We recently heard a heart-breaking story. The father of a graduating senior came to us seeking guidance and insight after his child graduated and applied, mostly unsuccessfully, to universities. This family was NOT our client. They didn’t understand why, with a 3.9 GPA and 1560 SAT, the student was rejected from over 15 US schools. We explained about how some schools want to see demonstrated interest. Other schools are looking for non-academic activities to round out their incoming class. But it seemed to fall on deaf ears. The parent repeatedly, in a mixture of disbelief and denial, came back to the scattergram which plotted his child’s theoretical admittance to most every school. We want to emphasize that each student is more than a combined GPA and test score, and that those scattergrams show data that is at least one year old.

Equally important, and usually understated, is having passion and showing passion. It is demonstrated in various ways. It’s not enough to focus on summer and holiday classes and competitions. Yes, that math olympiad competition is a passion, but it is only as a participant that a student contributes. And it’s yet another academic endeavor. Not every student is cut out to be the president or captain of various teams and clubs. Therefore, it’s important to find the passion and show potential colleges (and employers) how that passion has been realized. It’s something you do for the sheer joy of it, and the love of what you are doing outweighs any other considerations.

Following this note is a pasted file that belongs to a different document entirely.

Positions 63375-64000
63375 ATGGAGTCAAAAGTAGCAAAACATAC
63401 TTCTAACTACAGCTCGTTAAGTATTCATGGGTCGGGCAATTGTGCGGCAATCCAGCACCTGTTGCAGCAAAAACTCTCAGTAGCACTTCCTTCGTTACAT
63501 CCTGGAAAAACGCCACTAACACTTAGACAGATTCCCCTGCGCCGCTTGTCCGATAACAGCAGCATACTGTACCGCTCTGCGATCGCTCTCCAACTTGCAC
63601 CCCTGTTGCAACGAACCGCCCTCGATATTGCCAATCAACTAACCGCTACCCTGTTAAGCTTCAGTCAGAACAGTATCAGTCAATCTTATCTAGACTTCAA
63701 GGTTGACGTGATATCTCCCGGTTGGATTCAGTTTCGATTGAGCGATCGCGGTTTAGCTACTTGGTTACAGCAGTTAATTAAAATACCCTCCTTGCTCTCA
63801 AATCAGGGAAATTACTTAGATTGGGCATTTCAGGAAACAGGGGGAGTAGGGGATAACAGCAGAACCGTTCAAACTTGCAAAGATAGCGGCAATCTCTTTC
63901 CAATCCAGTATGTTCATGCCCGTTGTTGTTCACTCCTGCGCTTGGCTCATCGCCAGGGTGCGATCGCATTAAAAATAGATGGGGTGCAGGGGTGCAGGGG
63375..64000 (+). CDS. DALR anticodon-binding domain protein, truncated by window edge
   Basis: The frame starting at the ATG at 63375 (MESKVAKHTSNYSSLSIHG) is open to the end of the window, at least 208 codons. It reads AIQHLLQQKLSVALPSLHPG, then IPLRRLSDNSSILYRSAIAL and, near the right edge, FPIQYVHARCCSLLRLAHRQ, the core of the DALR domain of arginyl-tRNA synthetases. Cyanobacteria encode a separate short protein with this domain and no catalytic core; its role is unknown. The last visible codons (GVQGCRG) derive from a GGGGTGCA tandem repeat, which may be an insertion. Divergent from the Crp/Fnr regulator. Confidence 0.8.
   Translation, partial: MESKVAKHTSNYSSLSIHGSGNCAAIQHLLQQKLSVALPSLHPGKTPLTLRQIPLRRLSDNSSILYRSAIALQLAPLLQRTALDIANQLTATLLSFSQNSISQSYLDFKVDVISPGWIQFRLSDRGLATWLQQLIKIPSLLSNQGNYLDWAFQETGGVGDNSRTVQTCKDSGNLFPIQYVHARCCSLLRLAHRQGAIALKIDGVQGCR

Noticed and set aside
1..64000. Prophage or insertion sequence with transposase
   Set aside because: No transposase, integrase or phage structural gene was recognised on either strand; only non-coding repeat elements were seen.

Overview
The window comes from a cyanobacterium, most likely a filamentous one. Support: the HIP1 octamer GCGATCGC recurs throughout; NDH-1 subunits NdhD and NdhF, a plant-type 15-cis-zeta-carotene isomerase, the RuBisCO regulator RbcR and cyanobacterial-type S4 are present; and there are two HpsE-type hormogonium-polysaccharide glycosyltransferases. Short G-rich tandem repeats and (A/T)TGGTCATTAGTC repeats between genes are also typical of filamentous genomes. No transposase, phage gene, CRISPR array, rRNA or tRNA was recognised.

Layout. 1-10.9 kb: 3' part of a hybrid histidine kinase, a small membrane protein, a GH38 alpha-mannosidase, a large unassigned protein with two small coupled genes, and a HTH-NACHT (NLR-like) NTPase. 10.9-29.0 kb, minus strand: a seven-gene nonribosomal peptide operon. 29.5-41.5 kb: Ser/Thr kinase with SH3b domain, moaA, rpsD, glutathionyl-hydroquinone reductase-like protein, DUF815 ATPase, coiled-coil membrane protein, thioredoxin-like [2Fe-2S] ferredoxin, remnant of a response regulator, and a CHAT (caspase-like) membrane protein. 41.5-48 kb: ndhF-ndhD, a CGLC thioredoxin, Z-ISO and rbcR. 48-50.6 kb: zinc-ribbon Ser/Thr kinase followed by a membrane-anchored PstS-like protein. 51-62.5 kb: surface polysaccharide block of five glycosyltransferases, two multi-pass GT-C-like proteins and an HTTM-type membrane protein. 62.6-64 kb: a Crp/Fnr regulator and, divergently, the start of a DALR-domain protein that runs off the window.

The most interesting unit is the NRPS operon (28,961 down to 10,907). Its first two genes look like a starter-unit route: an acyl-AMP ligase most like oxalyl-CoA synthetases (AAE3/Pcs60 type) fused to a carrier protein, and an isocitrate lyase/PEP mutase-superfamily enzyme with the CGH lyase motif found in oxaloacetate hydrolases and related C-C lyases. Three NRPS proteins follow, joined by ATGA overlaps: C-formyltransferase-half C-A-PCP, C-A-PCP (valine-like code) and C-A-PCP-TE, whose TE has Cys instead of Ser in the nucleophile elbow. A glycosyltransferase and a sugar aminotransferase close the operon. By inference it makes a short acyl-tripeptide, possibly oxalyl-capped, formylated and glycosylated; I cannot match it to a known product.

If a student’s  passion is math, then show us the passion. If the student can’t be THE leader of the math olympiad team, then it’s important to find individual ways to show a passion for math. How about tutoring and mentoring younger students either in the community or inner city, or even internationally via zoom? Or organizing math related games for neighboring children over the summer?

Identifying one’s passion is an exercise in emotional growth and maturity. It takes fortitude and a real evaluation of beliefs and perceptions, something generally new to teenagers,  to find out what makes a student truly light up, excitedly coming up with tons of ideas.

Essentially, a passion project is a first-hand experience with the innovation process, of bringing a service or product to life. It should have benefits for and also  impact upon other people. Showing us your passion will help the chances of being admitted to the dream school. And this process is also transformative and transferable to life.

And about the father’s child…the good news is that the student was accepted to one prestigious school – an international school that only looks at the hard numbers rather than the person.

Amy Garbis

Partner-Consultant

Engaging customer experience so that as an end result, we be CMSable. Leverage below the fold and finally gain traction. Generating bleeding edge and creating actionable insights.

Marcus Abbott

Brand Expert | Mantell Design

Generating best in class in order to improve overall outcomes. Inform outside the box thinking and finally target the low hanging fruit. Repurose big data and possibly gain traction.

Lucinda Johnson

Support Staff | Gerwyn Financial

 

Avoid the summer slump With a tutoring package!


What is summer slump? It’s that time of year when there’s no school and students forget much of what they’ve learned in the prior nine months.

Did you know that we offer tutoring packages from A Starting Line to help your student avoid the summer slump? We have a…

New Customer Special: Buy a package of 5 hours and get one extra hour for free.

Loyal Customer Special: Buy a package of 10 hours and get credit for an extra 90 minutes of tutoring for free!

Check out our fabulous tutors here.

Our tutors are experienced (in addition to being carefully vetted) in research/essay writing as well as in creative writing, math, science and foreign languages (French and Spanish). 

 

 

Why volunteer?